Object name is pcbi.1002711.e176.jpg is intended to remind the reader that a spike happening exactly at time An external file that holds a picture, illustration, etc.
Object name is pcbi.1002711.e177.jpg is included in the integral. In fact only one Dirac-delta function gives a non-vanishing term because only the integral over An external file that holds a picture, illustration, etc.
Object name is pcbi.1002711.e178.jpg includes the time An external file that holds a picture, illustration, etc.
Object name is pcbi.1002711.e179.jpg. After integration over An external file that holds a picture, illustration, etc.
Object name is pcbi.1002711.e180.jpg we have:
A mathematical equation, expression, or formula.
 Object name is pcbi.1002711.e181.jpg
(17)
Note that there are now An external file that holds a picture, illustration, etc.
Object name is pcbi.1002711.e182.jpg integrals and the first integral is over An external file that holds a picture, illustration, etc.
Object name is pcbi.1002711.e183.jpg with an upper limit at An external file that holds a picture, illustration, etc.
Object name is pcbi.1002711.e184.jpg. The An external file that holds a picture, illustration, etc.
Object name is pcbi.1002711.e185.jpg makes clear that the spike An external file that holds a picture, illustration, etc.
Object name is pcbi.1002711.e186.jpg must be before the spike at An external file that holds a picture, illustration, etc.
Object name is pcbi.1002711.e187.jpg. In the ordered notation An external file that holds a picture, illustration, etc.
Object name is pcbi.1002711.e188.jpg. Re-labelling the infinite sum with An external file that holds a picture, illustration, etc.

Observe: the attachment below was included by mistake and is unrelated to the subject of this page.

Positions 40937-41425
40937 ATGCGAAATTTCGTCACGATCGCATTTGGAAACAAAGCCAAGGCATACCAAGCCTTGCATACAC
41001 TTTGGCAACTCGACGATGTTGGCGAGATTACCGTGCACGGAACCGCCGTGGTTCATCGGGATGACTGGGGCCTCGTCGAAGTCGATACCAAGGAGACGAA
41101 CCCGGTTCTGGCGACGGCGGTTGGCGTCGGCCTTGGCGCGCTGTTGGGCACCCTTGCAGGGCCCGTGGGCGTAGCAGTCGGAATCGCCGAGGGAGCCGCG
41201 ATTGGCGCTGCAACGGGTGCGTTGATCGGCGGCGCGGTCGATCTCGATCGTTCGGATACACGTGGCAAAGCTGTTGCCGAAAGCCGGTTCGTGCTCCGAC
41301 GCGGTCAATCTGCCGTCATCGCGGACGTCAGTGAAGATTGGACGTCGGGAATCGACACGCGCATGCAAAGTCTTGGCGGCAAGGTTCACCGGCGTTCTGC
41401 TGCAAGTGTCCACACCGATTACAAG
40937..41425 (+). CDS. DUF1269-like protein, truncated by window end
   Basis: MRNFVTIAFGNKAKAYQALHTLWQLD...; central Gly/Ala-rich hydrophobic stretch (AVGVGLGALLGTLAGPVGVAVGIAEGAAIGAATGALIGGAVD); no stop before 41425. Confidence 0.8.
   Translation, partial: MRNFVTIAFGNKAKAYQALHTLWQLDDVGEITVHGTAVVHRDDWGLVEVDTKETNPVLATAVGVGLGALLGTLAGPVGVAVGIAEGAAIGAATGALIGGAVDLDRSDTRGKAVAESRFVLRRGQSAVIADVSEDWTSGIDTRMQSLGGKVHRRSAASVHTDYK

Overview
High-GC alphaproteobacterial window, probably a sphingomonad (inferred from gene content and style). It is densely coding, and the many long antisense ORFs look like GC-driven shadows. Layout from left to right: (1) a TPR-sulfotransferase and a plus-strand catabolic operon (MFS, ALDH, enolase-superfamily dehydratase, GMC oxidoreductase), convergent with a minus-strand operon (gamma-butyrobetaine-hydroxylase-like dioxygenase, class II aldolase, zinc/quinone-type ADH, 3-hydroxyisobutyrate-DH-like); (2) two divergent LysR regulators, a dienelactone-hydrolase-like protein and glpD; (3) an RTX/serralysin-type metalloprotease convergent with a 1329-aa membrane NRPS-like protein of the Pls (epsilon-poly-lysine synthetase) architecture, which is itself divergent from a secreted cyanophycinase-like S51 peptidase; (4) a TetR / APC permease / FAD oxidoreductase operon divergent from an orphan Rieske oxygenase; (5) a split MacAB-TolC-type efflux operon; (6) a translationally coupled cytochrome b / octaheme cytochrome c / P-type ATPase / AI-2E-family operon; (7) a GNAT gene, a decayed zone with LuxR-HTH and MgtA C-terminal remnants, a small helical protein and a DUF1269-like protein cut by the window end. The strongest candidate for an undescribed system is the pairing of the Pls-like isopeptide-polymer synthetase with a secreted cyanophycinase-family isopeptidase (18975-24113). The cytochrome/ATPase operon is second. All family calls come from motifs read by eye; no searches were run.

Object name is pcbi.1002711.e189.jpg, one readily sees that we recover the weighting factor An external file that holds a picture, illustration, etc.
Object name is pcbi.1002711.e190.jpg of a specific spike train with An external file that holds a picture, illustration, etc.
Object name is pcbi.1002711.e191.jpg spikes (Eq. 15) in front of the momentary firing intensity An external file that holds a picture, illustration, etc.
Object name is pcbi.1002711.e192.jpg:
A mathematical equation, expression, or formula.
 Object name is pcbi.1002711.e193.jpg
(18)
Therefore we have shown Eq. 2, which we repeat here in the notation of the present paragraph:
A mathematical equation, expression, or formula.
 Object name is pcbi.1002711.e194.jpg
(19)
Note that the term with zero spikes in the past (An external file that holds a picture, illustration, etc.
Object name is pcbi.1002711.e195.jpg) contributes a term An external file that holds a picture, illustration, etc.
Object name is pcbi.1002711.e196.jpg to the sum.
Derivation of Eq. 5
In order to single out the effect of the previous spike, we replace An external file that holds a picture, illustration, etc.
Object name is pcbi.1002711.e197.jpg and group factors in the path integral of Eq. 18:
A mathematical equation, expression, or formula.
 Object name is pcbi.1002711.e198.jpg
(20)
The first term contains the probability that no spike was ever fired by the neuron until time An external file that holds a picture, illustration, etc.
Object name is pcbi.1002711.e199.jpg. We can safely assume this term to be zero. The factors in square brackets depend on all previous spike times. However if we assume that the adaptation effects only depend on the most recent spike time An external file that holds a picture, illustration, etc.
Object name is pcbi.1002711.e200.jpg and on the typical spiking history before, but not on the specific spike times of earlier spikes, then the formula in square brackets can be moved in front of the integrals over An external file that holds a picture, illustration, etc.
Object name is pcbi.1002711.e201.jpg, An external file that holds a picture, illustration, etc.
Object name is pcbi.1002711.e202.jpg, … We therefore set:
A mathematical equation, expression, or formula.
 Object name is pcbi.1002711.e203.jpg
(21)
where An external file that holds a picture, illustration, etc.
Object name is pcbi.1002711.e204.jpg is the spike train containing all the spikes before An external file that holds a picture, illustration, etc.